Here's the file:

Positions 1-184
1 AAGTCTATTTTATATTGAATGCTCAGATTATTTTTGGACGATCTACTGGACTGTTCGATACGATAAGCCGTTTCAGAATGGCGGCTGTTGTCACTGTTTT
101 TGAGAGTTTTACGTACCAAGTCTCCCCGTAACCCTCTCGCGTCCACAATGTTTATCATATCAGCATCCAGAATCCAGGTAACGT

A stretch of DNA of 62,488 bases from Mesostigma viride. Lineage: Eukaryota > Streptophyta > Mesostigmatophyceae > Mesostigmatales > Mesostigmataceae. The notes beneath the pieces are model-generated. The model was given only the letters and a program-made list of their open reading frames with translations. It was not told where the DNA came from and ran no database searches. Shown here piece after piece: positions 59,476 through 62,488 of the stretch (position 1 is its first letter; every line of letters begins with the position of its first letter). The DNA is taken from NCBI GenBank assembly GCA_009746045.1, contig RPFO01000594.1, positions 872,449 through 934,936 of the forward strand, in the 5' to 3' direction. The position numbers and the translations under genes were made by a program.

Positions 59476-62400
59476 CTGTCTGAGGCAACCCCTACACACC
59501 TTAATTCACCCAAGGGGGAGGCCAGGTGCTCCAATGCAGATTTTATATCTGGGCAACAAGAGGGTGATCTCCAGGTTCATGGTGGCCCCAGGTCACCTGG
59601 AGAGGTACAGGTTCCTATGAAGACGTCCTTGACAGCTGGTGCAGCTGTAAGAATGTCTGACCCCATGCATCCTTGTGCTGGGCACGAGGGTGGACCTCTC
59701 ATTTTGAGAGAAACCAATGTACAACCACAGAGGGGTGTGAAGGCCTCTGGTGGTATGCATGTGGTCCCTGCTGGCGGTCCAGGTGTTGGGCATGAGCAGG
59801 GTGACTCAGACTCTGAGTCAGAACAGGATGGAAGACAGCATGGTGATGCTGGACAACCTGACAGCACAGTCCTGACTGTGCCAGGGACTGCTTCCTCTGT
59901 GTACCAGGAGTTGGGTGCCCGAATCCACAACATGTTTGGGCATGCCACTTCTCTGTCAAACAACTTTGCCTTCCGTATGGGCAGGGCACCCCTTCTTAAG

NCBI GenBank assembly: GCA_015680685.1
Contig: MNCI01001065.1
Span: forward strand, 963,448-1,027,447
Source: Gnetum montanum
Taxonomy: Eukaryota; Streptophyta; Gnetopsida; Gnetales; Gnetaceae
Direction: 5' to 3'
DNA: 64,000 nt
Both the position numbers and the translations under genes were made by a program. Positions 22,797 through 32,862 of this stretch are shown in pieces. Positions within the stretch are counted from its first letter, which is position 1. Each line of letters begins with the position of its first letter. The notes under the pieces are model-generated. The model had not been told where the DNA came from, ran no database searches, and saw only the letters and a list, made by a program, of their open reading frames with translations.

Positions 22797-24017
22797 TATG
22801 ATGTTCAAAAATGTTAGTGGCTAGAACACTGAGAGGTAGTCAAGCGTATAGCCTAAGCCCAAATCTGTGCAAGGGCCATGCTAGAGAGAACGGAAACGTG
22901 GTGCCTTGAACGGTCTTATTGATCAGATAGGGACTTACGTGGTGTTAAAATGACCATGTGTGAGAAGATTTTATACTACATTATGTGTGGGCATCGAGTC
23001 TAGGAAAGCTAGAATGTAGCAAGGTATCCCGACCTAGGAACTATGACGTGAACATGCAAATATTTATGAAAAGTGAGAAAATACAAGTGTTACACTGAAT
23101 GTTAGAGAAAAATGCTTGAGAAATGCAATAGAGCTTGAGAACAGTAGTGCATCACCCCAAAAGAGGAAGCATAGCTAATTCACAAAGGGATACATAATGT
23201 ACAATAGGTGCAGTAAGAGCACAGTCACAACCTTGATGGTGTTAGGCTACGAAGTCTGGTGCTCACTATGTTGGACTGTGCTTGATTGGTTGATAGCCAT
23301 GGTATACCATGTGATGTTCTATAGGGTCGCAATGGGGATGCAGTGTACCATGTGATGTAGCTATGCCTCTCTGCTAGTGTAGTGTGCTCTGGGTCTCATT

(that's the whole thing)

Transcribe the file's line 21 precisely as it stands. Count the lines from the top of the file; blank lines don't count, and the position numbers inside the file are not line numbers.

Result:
22797 TATG